Matt: Great workshops and Winter Conference, JP program providing mentorship and educational opportunities, knowledge of [NOFA-NJ’s technical specialist], and the whole Beginning Farmer Program for addressing a need in society.
Lindsay: Through our involvement with NOFA-NJ we entered into a growing community of individuals and organizations working toward alternatives and remedies to an increasingly toxic environmental and food landscape. Their spirit of collectivism has been a real impetus for us to engage with fellow farmers and the larger community. Through NOFA-NJ events we are constantly coming in contact with farmers, mentors and peers, pursuing similar initiatives and experiencing similar struggles. In a society that is increasingly atomized and propelled by scarcity and competition, the value of connection with likeminded people really cannot be downplayed. We feel incredibly lucky to have access to an organization like this, and inspired by the individuals who operate it from a spirit of collective advancement.
Erica Evans: Why is farming meaningful to you?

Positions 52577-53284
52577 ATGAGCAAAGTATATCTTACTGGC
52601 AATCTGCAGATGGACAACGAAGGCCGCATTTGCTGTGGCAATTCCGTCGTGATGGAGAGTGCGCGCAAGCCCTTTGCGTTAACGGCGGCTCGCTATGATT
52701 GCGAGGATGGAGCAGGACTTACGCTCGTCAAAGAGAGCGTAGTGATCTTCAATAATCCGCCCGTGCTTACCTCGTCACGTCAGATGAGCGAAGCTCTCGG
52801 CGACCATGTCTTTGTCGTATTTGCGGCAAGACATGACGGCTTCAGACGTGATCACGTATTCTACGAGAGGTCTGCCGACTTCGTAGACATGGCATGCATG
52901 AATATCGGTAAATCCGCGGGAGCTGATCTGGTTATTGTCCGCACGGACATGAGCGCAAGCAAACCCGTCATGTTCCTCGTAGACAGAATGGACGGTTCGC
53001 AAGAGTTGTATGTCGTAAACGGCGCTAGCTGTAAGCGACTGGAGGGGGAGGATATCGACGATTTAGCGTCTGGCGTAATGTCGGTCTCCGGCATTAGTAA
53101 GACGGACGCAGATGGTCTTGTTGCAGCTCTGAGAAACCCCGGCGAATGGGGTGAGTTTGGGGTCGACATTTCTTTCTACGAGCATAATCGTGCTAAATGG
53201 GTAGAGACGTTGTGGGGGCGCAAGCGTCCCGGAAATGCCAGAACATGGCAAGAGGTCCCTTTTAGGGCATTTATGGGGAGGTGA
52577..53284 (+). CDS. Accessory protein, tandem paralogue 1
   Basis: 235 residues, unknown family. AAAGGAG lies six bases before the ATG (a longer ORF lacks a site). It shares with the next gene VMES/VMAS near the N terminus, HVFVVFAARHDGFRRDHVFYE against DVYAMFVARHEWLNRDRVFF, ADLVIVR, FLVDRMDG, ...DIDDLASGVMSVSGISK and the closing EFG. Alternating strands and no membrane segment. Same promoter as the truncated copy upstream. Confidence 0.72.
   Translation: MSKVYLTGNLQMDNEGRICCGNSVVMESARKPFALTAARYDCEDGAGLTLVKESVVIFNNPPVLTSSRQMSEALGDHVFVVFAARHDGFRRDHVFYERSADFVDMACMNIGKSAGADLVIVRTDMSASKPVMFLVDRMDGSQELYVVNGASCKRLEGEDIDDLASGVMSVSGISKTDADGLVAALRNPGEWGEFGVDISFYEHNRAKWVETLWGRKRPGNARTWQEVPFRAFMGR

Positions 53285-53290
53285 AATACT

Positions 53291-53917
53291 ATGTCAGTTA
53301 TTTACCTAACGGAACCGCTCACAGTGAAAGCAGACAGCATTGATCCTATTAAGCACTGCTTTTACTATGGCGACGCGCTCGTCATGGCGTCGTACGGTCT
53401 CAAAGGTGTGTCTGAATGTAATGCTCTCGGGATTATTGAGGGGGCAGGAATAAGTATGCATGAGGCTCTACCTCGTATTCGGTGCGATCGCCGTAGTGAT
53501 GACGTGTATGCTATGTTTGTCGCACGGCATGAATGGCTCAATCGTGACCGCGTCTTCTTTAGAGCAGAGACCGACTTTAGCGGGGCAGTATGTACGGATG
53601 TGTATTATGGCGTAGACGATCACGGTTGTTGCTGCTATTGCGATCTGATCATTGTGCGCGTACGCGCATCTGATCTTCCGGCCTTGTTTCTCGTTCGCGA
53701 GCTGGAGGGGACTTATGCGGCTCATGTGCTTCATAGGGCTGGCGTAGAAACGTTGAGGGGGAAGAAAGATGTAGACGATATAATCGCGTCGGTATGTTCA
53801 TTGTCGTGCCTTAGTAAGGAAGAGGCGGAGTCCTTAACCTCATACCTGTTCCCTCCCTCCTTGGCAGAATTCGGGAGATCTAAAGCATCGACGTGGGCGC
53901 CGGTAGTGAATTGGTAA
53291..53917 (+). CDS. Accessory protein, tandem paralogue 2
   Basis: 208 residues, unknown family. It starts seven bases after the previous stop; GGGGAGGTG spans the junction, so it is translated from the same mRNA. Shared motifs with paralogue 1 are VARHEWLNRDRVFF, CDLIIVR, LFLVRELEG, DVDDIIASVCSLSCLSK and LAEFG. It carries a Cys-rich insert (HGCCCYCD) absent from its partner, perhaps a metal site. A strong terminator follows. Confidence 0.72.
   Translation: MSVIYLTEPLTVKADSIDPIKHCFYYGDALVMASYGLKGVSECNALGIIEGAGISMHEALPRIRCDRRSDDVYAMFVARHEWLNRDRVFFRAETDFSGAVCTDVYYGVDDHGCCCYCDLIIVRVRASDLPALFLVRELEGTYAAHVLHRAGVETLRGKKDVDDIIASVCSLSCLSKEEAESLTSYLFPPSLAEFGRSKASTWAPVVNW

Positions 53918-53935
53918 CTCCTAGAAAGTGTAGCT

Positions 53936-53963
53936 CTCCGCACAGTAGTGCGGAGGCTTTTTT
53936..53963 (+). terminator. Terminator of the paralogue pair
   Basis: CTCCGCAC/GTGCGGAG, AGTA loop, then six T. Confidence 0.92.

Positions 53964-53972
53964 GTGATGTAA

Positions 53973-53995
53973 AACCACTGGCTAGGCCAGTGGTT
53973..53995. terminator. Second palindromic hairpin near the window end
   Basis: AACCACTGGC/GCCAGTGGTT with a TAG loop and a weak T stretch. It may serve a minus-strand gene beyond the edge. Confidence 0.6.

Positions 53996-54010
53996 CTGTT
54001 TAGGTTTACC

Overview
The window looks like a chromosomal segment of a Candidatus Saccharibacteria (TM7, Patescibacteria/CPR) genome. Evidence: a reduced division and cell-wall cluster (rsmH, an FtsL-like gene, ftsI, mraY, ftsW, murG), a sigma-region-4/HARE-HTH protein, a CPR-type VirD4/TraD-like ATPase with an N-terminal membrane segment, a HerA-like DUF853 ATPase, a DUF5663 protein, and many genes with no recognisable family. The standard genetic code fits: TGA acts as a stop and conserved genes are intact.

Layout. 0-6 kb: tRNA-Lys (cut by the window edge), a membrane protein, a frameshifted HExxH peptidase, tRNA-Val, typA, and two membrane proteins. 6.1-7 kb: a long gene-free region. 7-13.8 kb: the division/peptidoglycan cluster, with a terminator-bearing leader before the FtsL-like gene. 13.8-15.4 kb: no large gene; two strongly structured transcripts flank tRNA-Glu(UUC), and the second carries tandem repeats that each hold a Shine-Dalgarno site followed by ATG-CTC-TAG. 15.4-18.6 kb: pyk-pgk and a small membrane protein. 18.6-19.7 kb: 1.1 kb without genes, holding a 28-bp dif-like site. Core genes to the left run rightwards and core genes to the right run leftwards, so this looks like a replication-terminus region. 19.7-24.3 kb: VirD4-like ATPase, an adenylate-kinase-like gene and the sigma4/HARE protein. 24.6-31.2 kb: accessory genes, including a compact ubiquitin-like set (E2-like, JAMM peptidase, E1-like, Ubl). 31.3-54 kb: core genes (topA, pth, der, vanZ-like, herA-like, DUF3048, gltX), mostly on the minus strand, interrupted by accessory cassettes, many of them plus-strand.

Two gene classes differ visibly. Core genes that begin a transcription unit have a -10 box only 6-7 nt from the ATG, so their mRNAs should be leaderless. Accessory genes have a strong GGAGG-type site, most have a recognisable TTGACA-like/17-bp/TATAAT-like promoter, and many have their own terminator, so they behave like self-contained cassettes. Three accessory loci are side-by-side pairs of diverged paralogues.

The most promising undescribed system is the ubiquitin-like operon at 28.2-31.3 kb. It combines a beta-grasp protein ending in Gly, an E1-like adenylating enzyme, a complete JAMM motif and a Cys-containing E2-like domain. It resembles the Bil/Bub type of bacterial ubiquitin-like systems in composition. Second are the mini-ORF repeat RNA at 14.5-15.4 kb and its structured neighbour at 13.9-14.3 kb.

Lindsay: Farming provides the opportunity to connect with the fundamental experience of interacting with the natural world. It is a creative and humbling practice that engages the entire body and mind. Farming is a complex endeavor that has the potential to regenerate or continue to pollute ecosystems. To that extent, I think there is a growing impetus for organic and sustainability minded individuals to enact radical change.
Johann: “The ultimate goal of farming is not the growing of crops, but the cultivation and perfection of human beings.” -Masanobu Fukuoka Farming encompasses all aspects of our relationships to ourselves and others. Farmers are scientists, artists, mathematicians, mechanics, teachers, students, learners, and doers all wrapped up in a dirty package of self-doubt, agonizing work days, joyful accomplishments, and sorrowful loss. We view each season as a cycle of growth and dormancy, your one chance, your one shot to make it happen, whether it’s that season’s crops or the achievement of your life’s goal, the lines blur in the field.
Erica Evans: As you know the NOFA-NJ grant cycle that funds the Beginning Farmer Program ends in August. Why would you like to see the Beginning Farmer Program at NOFA-NJ continue into the future?